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June 4, 1938


Author Affiliations


From the Surgical Department, Division B, of the Jefferson Hospital.

JAMA. 1938;110(23):1899-1900. doi:10.1001/jama.1938.02790230015007

A hygroma is a thin-walled cystic tumor containing lymph and lined with endothelium. It occurs most commonly in the side of the neck in the lower half. Occasionally it extends into the mediastinum. These tumors are usually made up of several cysts and are then described as lobulated. Capillary and cavernous types, however, occur in children. Hygromas also have been found in the axilla and groin, but these are rare. Hygromas of the neck appear most frequently during the first two years of life, but they may develop at any time. They grow rapidly.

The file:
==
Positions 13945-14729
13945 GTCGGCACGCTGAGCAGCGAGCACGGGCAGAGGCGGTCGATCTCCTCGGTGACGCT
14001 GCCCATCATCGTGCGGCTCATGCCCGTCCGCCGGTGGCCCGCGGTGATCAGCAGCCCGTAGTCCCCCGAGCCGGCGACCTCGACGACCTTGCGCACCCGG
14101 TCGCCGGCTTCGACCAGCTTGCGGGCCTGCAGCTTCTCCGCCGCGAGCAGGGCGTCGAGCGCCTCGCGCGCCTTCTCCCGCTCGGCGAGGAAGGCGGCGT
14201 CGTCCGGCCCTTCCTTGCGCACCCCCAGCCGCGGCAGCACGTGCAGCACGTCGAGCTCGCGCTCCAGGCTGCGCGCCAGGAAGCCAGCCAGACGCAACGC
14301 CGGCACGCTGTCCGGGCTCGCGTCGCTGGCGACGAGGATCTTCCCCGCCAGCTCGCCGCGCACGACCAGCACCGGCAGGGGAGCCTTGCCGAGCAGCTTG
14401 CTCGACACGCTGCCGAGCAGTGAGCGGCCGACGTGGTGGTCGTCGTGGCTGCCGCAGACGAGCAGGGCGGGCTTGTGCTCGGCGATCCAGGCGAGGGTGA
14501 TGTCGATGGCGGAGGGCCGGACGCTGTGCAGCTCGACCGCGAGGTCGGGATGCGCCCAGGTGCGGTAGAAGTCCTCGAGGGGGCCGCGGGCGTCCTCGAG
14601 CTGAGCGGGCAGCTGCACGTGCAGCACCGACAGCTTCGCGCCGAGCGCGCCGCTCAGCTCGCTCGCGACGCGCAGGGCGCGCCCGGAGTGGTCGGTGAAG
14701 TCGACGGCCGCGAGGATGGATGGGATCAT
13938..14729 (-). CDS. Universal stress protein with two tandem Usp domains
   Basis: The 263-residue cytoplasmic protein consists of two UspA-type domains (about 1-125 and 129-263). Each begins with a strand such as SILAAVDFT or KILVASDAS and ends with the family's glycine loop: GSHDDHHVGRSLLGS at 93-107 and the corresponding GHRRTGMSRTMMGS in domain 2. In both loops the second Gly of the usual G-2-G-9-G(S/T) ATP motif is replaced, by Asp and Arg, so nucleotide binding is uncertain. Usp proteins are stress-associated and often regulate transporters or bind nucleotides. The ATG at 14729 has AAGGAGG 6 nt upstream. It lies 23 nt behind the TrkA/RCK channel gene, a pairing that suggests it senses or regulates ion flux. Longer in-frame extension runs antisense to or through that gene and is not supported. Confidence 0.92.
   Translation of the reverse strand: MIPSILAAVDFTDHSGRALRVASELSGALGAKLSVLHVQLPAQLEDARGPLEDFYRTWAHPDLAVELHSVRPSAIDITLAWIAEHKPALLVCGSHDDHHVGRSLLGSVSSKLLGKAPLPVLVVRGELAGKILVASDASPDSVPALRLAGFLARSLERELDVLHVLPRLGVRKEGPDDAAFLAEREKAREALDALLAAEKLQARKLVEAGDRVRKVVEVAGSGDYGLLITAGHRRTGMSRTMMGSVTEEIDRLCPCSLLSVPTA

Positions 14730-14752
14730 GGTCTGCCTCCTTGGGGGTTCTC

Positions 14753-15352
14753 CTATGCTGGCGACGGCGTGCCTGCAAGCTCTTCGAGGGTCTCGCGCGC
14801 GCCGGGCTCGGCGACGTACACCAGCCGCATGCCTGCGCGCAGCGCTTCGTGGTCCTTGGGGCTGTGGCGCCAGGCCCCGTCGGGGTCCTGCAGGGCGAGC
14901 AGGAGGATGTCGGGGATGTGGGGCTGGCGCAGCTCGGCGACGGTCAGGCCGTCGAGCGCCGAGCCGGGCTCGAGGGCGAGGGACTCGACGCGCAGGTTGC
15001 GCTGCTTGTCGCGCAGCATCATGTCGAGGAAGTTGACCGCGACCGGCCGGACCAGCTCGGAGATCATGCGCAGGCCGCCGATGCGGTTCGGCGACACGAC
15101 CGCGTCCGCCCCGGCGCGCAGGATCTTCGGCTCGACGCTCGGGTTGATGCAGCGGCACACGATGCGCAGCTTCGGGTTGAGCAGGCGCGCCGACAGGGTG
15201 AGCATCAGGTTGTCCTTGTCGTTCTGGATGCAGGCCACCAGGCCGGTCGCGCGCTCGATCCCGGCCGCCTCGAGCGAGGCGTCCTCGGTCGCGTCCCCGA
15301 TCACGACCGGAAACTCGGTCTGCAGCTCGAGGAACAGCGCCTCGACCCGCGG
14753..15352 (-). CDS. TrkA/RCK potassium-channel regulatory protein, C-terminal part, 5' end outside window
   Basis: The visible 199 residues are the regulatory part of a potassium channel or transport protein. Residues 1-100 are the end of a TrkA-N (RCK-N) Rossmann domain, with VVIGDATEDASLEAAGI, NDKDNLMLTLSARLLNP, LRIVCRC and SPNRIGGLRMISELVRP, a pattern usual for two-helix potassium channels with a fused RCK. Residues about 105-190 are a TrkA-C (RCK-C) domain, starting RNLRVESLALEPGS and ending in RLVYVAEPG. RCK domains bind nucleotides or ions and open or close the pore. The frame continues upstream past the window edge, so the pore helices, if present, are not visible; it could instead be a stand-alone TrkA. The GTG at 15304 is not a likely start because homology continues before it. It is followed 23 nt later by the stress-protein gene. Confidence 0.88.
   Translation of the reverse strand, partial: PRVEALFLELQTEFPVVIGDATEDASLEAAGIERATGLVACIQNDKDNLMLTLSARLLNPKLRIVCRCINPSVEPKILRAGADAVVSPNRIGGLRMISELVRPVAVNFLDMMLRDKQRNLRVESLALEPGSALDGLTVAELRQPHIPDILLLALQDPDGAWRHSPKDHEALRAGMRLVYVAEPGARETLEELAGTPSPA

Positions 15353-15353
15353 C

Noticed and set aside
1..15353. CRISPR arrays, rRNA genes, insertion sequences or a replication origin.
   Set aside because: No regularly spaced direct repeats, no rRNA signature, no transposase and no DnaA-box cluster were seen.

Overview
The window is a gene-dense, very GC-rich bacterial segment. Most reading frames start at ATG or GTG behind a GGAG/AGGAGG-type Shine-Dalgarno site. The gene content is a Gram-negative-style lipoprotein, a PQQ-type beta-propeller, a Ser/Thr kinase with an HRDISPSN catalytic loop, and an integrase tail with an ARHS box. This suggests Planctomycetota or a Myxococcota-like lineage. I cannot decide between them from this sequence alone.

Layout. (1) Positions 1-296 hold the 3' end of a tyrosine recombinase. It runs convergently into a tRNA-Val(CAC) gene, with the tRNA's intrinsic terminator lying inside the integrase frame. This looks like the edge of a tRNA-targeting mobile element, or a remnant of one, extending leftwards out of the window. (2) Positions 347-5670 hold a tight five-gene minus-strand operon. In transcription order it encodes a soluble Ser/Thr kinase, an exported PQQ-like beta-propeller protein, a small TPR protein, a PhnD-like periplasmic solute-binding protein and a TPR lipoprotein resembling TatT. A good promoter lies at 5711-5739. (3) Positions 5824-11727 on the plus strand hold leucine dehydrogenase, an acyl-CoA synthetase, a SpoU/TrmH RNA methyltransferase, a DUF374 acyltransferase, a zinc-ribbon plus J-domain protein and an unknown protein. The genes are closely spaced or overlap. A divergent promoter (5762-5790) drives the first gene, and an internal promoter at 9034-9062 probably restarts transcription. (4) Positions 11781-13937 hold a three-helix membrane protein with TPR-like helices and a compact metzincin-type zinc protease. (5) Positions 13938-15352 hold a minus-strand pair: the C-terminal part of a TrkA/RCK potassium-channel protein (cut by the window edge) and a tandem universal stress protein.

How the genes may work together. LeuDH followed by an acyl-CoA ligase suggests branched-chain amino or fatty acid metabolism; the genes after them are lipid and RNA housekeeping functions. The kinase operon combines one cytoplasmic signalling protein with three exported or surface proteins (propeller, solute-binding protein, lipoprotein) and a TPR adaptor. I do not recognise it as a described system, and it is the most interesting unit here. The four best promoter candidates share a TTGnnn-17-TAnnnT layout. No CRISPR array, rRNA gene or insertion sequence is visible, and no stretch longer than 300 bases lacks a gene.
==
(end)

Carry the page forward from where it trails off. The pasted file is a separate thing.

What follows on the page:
Dowd1 collected reports of ninety-one cases in 1913. Only seven of these were in adults, whose ages ranged from 19 to 37 years. Vaughn2 in 1934 reviewed all cases recorded in the literature since 1913. They numbered sixty-four cases. Only ten of these were in adults, whose ages ranged from 18 to 36 years.